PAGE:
Joe Pyfer daring fellow UFC middleweights to knock the battery off his shoulder

MIAMI, FLORIDA - APRIL 8: Joe Pyfer celebrates his victory over Gerald Meerschaert in their middleweight fight during the UFC 287 event on April 08, 2023, at Kaseya Center in Miami, FL. (Photo by Alejandro Salazar/PxImages/Icon Sportswire via Getty Images)

Joe Pyfer celebrates his victory over Gerald Meerschaert in their middleweight fight during UFC 287 on April 8, 2023, at Kaseya Center in Miami. (Photo by Alejandro Salazar/PxImages/Icon Sportswire via Getty Images) (Icon Sportswire via Getty Images)

LAS VEGAS — There was a television commercial that got heavy rotation in the 1970s featuring an actor named Robert Conrad, whom they tried hard to portray as a tough guy. The 1977 spot opens with Conrad in a boxing gym punching a speed bag. After one final, hard right hand, he puts a battery on his shoulder and says, “I dare you to knock this off. I dare you.”

That tough-guy attitude was an act, designed to sell batteries. Why anyone thought it was a good idea, who knows? But it became one of the more popular commercials of its time.

Listening to UFC middleweight Joe Pyfer speak at UFC Vegas 80 media day on Wednesday at Apex reminded me of that commercial spot. Pyfer speaks with a palpable edge, as if he’s ready to reach out and grab you by the throat even if just having a casual conversation about Sunday’s NFL games.

He fights Abdul Razak al Hassan in a middleweight bout Saturday at Apex that serves as the co-main event of UFC Vegas 80. And so when the two met outside the media room Wednesday, those watching gulped and held their breath for a moment.

Al Hassan has always been fiery, and Pyfer has never been one to back down from a challenge.

He is where he is — 11-2 overall in MMA and 2-0 with two KOs in the UFC — precisely because he seeks out such challenges.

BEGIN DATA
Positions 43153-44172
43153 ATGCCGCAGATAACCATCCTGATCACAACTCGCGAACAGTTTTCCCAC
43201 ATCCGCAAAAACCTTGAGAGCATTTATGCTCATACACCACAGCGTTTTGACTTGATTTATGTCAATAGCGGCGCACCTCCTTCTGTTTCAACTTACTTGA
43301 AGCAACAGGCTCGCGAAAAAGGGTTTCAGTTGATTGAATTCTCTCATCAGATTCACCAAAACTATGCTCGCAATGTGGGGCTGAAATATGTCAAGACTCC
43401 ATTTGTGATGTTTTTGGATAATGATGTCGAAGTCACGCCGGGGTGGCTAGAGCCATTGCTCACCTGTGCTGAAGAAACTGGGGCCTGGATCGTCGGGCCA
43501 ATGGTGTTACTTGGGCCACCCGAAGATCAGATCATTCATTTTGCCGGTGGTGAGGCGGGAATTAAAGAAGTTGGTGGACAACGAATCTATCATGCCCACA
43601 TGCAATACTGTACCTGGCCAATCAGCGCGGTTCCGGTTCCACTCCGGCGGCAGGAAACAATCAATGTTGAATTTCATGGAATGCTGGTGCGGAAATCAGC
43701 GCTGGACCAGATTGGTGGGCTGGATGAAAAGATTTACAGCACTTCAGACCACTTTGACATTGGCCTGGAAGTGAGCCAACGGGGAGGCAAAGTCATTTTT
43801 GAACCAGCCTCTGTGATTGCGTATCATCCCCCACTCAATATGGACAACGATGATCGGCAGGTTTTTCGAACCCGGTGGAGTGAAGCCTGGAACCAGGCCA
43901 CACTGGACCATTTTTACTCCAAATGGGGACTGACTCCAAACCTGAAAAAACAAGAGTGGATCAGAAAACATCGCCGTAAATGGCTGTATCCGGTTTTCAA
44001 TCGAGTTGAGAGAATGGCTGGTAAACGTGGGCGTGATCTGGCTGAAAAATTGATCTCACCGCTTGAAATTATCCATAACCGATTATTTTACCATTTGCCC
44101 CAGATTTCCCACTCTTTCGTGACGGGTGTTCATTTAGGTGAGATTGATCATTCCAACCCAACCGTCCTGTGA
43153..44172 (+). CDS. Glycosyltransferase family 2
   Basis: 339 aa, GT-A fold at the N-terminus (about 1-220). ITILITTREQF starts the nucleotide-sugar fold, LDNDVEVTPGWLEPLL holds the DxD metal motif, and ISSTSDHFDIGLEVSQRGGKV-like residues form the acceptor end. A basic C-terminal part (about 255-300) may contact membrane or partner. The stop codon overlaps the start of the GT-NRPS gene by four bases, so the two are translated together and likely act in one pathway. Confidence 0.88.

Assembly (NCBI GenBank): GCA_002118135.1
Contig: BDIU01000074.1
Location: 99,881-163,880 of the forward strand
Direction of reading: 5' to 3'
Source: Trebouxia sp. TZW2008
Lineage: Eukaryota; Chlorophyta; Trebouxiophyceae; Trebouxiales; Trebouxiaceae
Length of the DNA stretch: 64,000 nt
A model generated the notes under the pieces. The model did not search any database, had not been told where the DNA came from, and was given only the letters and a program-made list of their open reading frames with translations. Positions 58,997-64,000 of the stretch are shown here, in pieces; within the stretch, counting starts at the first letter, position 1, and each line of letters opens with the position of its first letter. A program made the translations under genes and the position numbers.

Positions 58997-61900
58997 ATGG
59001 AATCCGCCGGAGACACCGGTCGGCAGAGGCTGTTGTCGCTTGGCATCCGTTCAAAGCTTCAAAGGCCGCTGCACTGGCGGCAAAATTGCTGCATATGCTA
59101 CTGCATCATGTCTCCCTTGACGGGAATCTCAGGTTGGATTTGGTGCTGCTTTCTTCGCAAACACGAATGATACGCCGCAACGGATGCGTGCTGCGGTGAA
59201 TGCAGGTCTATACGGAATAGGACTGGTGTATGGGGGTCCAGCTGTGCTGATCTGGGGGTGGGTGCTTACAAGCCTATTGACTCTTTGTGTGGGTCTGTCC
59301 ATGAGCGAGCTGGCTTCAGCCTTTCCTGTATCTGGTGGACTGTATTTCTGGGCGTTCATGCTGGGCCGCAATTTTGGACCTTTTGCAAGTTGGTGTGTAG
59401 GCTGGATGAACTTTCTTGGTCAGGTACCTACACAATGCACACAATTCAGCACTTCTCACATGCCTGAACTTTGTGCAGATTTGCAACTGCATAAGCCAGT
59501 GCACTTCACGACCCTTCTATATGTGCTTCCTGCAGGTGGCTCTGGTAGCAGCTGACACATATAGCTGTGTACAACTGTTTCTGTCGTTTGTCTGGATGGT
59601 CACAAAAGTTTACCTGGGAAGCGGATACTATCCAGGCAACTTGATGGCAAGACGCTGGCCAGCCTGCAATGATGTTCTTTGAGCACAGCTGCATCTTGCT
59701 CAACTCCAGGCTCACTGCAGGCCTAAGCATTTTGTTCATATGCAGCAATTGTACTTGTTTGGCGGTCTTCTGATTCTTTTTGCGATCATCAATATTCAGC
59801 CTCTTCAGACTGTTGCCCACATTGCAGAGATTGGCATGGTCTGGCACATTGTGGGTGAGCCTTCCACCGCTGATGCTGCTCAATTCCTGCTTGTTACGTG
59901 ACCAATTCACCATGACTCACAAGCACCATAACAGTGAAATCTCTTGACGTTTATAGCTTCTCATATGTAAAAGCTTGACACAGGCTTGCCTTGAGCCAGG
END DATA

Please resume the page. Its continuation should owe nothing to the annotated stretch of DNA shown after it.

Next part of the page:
“Listen,” Pyfer said with a sneer after his chance meeting with al Hassan, “no man’s going to steamroll me. No man’s going to walk over me. … He saw me and he put his hand out to shake my hand. Listen, I was cool without shaking his hand, but he showed me respect, so I gave him respect back. He doesn’t have to like me. He doesn’t have to respect me.

“But that man will feel me and he will respect me in that cage. That’s what matters.”

Pyfer’s edge probably comes from the difficult life he’s led. When he earned his contract on the Contender Series, he mentioned to UFC president Dana White that he was on the verge of being homeless, so White gave him money to pay his rent for the next year to forestall that.

The Pyfer-al Hassan bout should be among the most electric on what’s shaping up to be a fireworks card, albeit one that’s flying a bit under the radar.

Pyfer is as blunt as a right cross to the nose. He understands that al Hassan is a first-rate kick boxer with tremendous power. But he also knows al Hassan has lost four of his last six and believes he’s not as skilled in MMA as he is simply in kick boxing.

A lot of fighters will throw superlatives toward their opponents before a fight, even if they don’t really believe them. That’s not how Pyfer rolls.

Ask him what he thinks and, right or wrong, he’ll give you his opinion.

“I think that he will never be somebody who was ever good enough, or ever will be good enough, to challenge for the [UFC] title,” Pyfer said. “When you look at me, you have question marks, but you know there’s potential there to be a title challenger, if not a title holder. I think that’s the difference, right? I’m young and he’s older. He’s got big power, but so do I. But I have speed and I have cardio, and I have wrestling and I have jiu-jitsu.

“You look at this man. He’s a kick boxer. He’s a very dangerous kick boxer, you know what I mean? I think he’s very singular in his approach. … Look at the trend over time: I don’t think he’s going to be so diversified in this fight against me, somebody who’s long and uses his range well and feints back. I’m not intimidated. If this guy thinks he’s going to walk me down and throw bombs — and they’re all hooks, for that matter — [no]. You’re going to get caught, mother f***er. You’re going to get caught. I will catch you, and I’ve got bigger power.”

Pyfer pointed out that al Hassan fought mostly as a welterweight and got many of his knockouts there.

The confidence is easily evident, and the performances so far in his UFC career have backed that up.

The beauty of MMA, though, is that anything can happen at any time. Joe Pyfer has a lot to prove, and he’s eager to set about proving it.

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